The Equitable Assurance Building Is Destroyed By Fire 100 Years Ago Today
David Dunlap’s excellent story in The New York Times about the Equitable Assurance Building fire is merely a reminder about how great disasters are eventually forgotten over time. The Triangle Shirtwaist Fire in 1911 took 146 lives and was remembered in various ceremonies on its 100th anniversary.
No such commemorations will be held this year for the Equitable fire which killed six people, including Battalion Chief William Walsh.
The fire took place on a brutally cold day and the water froze quickly and left macabre ruins resembling an ice palace.
Many of the photographs from The Times story were taken from a commemorative booklet entitled The Equitable Building Destroyed By Fire January 9, 1912 that was issued within weeks after the fire. I own a copy of this twenty page booklet and reading it you get a full sense of what a difficult blaze this was to battle.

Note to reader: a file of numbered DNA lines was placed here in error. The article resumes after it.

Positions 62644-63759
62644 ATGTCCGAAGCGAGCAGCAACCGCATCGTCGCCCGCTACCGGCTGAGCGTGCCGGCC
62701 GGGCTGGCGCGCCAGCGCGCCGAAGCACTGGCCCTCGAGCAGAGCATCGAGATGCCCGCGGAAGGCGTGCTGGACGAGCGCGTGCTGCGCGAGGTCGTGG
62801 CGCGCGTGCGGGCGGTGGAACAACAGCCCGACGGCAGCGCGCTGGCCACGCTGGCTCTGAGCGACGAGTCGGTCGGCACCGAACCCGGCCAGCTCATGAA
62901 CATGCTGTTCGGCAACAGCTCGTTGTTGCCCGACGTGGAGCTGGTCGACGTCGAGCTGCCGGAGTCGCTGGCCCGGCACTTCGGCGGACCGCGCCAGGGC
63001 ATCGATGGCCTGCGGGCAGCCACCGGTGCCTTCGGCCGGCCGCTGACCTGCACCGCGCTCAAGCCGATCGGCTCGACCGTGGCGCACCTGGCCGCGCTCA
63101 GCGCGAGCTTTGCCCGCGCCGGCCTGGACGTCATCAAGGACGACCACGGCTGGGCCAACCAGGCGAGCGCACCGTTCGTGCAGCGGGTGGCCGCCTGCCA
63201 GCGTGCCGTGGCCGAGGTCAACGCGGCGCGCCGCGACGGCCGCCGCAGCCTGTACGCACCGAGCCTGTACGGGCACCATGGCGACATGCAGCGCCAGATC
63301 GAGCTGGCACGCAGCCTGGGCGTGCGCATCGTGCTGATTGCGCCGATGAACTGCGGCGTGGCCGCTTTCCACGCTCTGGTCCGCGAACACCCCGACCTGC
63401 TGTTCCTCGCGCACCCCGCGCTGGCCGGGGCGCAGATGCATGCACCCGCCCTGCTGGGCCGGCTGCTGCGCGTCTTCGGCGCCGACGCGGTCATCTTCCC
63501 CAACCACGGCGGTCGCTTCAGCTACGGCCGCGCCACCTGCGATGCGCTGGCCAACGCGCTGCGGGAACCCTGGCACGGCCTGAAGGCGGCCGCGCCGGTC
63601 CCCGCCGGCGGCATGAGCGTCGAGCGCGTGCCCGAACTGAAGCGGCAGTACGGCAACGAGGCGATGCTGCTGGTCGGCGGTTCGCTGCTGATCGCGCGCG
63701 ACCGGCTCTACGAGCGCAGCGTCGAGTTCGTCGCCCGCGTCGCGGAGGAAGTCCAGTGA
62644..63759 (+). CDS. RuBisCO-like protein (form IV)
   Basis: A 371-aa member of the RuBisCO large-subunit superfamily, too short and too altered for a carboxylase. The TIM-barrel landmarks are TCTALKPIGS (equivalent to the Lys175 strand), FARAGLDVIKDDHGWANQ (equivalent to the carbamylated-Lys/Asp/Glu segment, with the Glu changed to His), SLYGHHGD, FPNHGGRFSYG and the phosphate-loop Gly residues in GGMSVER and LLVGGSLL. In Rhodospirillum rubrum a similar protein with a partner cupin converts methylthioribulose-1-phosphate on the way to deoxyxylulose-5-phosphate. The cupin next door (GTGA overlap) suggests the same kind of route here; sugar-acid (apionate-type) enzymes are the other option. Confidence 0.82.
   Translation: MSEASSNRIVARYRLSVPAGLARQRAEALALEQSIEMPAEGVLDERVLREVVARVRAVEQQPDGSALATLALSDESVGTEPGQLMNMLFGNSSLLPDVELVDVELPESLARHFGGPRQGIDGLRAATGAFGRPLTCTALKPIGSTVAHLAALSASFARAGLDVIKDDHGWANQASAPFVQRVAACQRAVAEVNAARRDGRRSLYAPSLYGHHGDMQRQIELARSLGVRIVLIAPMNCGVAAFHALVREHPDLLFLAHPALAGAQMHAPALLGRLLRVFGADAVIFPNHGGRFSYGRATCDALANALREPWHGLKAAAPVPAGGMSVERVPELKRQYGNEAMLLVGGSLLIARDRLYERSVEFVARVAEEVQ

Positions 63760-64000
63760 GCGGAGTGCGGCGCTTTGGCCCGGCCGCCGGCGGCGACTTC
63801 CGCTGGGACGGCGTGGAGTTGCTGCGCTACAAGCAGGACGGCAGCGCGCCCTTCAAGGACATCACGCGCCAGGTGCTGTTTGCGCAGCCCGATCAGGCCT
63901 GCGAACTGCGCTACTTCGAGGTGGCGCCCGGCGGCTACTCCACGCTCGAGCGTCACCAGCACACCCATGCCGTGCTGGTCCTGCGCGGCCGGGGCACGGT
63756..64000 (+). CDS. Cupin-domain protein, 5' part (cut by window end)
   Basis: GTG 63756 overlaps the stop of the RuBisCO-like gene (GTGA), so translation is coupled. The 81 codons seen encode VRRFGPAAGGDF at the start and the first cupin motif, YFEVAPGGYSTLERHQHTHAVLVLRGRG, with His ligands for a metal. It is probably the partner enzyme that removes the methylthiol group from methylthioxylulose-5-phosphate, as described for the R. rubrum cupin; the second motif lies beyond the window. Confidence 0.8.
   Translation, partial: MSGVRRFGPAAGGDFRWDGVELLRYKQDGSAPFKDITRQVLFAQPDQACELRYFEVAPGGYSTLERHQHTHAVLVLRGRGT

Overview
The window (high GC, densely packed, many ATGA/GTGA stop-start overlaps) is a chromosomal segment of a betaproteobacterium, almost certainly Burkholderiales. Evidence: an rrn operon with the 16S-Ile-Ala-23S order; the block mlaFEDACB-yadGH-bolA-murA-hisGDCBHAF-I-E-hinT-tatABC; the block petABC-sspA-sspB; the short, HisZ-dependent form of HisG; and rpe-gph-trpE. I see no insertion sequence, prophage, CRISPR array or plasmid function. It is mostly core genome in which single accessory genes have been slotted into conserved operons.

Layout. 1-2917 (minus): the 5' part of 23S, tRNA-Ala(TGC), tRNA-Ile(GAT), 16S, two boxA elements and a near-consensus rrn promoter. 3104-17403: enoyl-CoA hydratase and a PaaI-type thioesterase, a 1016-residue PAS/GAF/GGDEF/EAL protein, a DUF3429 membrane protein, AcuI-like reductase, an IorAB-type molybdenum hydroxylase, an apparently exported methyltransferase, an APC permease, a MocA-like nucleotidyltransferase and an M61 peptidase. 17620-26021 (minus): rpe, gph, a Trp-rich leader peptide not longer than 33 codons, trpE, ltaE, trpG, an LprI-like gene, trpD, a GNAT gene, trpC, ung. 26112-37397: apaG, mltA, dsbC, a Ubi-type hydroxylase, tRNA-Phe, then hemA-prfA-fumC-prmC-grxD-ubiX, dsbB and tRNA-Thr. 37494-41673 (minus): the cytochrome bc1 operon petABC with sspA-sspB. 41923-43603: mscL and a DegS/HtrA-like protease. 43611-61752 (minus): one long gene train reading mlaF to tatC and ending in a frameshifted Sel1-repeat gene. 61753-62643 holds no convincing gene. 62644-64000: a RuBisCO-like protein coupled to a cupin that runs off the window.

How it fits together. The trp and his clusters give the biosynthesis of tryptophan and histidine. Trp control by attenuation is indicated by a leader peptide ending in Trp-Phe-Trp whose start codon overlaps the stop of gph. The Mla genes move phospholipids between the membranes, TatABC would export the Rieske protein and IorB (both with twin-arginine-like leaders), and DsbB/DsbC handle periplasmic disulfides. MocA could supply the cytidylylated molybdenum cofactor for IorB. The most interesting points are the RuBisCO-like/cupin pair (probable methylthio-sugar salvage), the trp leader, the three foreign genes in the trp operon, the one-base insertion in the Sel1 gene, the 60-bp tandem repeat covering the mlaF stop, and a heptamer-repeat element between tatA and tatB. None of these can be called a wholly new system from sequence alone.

A direct consequence of this fire was that the new Equitable Building which was built in its place, resulted in zoning law reformation in New York City. On just under an acre of land, Equitable built from 1913-1915, a 41 story skyscraper building with 1.2 million square feet of floor /office area with no setbacks. The public outrage to this exploitation of land use lead in 1916 to New York City instituting a comprehensive zoning resolution which made sure that light would reach the streets and buildings of this size could not be built without setbacks.
It seems today that builders build monstrously tall glass monoliths right on top of one another creating a pattern of lookalike structures with no distinct identity. I’ll take the Equitable building over these dull glass behemoths anytime.